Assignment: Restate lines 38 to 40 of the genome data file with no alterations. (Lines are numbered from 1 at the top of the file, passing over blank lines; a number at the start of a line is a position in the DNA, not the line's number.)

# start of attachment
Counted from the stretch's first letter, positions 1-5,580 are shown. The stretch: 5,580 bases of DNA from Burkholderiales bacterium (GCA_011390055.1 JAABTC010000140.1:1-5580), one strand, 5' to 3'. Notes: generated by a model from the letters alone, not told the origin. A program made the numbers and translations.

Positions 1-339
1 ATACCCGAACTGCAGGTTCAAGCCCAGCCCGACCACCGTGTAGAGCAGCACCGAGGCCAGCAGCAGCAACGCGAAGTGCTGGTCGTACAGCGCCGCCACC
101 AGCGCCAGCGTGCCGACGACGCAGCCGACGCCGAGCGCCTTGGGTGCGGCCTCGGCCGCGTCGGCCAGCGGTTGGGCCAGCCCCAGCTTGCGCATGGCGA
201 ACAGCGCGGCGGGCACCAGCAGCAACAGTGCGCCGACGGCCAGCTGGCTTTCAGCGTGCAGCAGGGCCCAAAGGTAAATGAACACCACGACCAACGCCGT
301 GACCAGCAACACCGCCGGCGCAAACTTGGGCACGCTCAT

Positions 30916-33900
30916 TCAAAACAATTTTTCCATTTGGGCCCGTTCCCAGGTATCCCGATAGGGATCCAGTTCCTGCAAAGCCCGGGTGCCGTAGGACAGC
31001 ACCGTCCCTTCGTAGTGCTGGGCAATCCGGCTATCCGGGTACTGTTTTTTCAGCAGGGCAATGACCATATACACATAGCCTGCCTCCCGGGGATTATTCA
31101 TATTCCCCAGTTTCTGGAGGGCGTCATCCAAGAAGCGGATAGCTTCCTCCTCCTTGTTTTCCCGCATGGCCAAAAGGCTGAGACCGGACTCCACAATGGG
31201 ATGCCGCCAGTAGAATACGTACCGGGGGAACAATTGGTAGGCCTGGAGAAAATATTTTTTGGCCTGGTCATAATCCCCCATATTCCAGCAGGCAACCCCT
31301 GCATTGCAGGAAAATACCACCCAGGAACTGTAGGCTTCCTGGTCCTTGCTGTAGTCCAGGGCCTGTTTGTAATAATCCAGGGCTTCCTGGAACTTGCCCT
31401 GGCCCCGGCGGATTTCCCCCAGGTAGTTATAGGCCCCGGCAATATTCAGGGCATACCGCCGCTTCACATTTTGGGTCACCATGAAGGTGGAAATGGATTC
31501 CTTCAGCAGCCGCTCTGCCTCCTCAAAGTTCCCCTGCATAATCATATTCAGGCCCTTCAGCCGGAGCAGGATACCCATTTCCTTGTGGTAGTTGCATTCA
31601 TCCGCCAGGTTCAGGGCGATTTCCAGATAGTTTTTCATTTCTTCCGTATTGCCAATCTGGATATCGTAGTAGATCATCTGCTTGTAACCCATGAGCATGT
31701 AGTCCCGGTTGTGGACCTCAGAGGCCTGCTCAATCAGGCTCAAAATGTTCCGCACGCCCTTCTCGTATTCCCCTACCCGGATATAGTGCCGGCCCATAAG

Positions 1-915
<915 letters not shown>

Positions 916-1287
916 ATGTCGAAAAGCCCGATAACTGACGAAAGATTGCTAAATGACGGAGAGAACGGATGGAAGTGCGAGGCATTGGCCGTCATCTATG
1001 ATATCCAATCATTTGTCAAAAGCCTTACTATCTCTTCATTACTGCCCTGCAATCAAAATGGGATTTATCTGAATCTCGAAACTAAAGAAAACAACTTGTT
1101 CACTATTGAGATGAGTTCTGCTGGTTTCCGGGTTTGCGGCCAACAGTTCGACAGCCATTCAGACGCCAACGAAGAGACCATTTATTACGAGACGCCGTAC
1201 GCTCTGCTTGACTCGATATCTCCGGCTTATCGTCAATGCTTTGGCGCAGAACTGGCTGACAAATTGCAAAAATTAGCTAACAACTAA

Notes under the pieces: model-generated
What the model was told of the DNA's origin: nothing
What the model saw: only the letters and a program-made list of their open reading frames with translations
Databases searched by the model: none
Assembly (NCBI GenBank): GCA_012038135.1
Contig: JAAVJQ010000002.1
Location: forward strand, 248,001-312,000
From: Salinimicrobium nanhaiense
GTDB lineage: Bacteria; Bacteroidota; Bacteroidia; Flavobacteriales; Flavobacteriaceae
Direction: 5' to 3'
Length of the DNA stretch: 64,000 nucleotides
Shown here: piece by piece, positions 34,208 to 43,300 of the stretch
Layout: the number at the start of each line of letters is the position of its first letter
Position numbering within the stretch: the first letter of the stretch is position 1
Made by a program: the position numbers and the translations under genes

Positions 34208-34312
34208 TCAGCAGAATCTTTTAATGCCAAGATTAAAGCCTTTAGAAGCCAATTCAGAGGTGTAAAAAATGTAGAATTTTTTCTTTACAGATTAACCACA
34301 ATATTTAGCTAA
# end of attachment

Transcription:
Made by a program: the position numbers and the translations under genes

Positions 34208-34312
34208 TCAGCAGAATCTTTTAATGCCAAGATTAAAGCCTTTAGAAGCCAATTCAGAGGTGTAAAAAATGTAGAATTTTTTCTTTACAGATTAACCACA